In all forms of financial planning you must try to fully understand the risks you are taking and then find solutions to diversify that risk for your own safety.

I hope that this section has been able to alert you to the problems that you may face without being too alarmist. Whatever you choose to do, it is vital that you do something and if you are doing something, that you start doing more. Otherwise, please don’t say that you were not warned.

American Expatriate tax planning & expat tax tips


‘The current tax code is a daily mugging’ – Ronald Reagan

‘The avoidance of taxes is the only intellectual pursuit that still carries any reward’ – John Maynard Keynes

Where do you start with a subject as deep and intricate as taxation? Modern day tax codes are impenetrable even to many accountants. This means that the chances of you or I getting our tax returns right are what a race-goer might call ‘an outsider’.

If I take the UK as an example, legislation, rates, allowances and exemptions change every year. Keeping up with it all is not easy for the lay person. In fact, keeping up to date with tax laws is not terribly easy for the professional either.

With this as my guide, I am going to make a stunning recommendation as to how to handle your taxes. It is this:

Do everything you can to pay every cent or penny in taxes that you might owe.

I realise that this is not exactly creative advice but it is very sound. Only ten years ago, cheating on taxes was a worldwide sport. Everyone was involved in a little creative accounting. However, the game has changed.

Please don’t misunderstand me because tax laws were complex and confiscatory in the eighties and nineties too. But, the penalties for tax evasion are now far stronger than at any time in the past. If you live in almost any English speaking nation, it is a fair bet that penalties for tax crimes are tougher now than any time in history.

To clarify: Tax evasion is ILLEGAL and Tax avoidance is LEGAL.

This means that if you use loopholes in the law to save tax you are ok, but should you just fail to declare income you could be facing big trouble. However, tax authorities worldwide seem intent to try and blur the distinction between evasion and avoidance in the hope that in years to come, everything that saves you tax will be illegal.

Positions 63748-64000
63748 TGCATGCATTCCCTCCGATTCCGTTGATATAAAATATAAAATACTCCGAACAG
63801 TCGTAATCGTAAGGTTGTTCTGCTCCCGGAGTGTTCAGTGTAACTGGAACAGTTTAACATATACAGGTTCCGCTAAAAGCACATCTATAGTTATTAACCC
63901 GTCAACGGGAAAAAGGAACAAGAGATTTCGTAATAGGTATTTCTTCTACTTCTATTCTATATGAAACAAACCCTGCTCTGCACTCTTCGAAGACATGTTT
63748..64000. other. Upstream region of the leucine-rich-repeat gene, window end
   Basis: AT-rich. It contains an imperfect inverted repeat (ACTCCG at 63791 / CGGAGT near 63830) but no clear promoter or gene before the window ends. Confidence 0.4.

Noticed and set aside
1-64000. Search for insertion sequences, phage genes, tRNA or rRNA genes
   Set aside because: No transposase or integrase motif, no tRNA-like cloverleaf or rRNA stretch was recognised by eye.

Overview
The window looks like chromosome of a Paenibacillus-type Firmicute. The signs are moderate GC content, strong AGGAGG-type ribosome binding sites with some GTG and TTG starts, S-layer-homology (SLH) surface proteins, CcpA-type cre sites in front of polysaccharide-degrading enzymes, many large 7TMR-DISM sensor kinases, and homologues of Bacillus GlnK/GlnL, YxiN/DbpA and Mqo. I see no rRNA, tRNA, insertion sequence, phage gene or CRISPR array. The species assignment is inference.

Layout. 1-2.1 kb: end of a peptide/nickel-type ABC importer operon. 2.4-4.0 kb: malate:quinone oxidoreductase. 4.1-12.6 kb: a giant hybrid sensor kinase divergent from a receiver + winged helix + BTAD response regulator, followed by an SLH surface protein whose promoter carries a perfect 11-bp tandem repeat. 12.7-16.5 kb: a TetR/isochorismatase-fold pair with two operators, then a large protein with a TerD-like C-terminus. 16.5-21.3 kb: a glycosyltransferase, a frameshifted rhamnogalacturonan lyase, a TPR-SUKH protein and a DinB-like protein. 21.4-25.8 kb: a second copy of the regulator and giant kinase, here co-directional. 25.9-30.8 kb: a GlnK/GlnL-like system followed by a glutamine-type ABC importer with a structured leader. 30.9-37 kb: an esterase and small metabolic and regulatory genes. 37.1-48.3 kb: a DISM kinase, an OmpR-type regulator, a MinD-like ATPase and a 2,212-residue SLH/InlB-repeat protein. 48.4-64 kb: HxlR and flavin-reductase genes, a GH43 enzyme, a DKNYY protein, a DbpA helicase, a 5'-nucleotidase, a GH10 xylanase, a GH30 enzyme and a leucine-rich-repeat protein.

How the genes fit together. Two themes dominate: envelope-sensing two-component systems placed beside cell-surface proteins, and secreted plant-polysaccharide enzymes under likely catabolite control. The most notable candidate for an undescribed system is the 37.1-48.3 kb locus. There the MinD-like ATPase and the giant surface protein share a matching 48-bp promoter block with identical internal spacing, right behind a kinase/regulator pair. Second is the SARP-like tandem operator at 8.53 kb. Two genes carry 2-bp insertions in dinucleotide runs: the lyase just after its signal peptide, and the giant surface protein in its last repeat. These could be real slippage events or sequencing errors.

In reality, this means that your choices are limited to:

a) earning nothing so creating no income to tax
b) moving to Bermuda or somewhere similar
c) paying everything that is asked of you

Paying up might not be fun, but if it saves you from a spell in prison, it is certainly worthwhile.

Tax Freedom Day

You may or may not have heard of this. In the UK, it is calculated annually by the Adam Smith Institute. Other counties will have similar calculations made.

Tax freedom day is actually calculated to give an average number of days each year that an individual must work for to clear his tax burden. Each country will differ in their actual TFD but as they are calculated worldwide, it is possible to compare like for like. Imagine that it works rather like the Big Mac Index (calculated by The Economist magazine) to compare prices of an identical product worldwide.

Many of the western nations currently have a Tax Freedom Day somewhere between early/mid May and mid July. That is a lot of days working for the government before you start for yourself.

At this point, I ought to make clear, that I am not suggesting that you seek to pay no taxes. Obviously, there are some functions performed well by government that will continue to need to be paid for. Examples would be policing and the courts, education, healthcare, public transport and many others.

However, from the perspective of the individual, saving a small portion of your annual tax bill might make a noticeable difference to your available income. If it can be done relatively easily and, of course, legally, then it is worthwhile.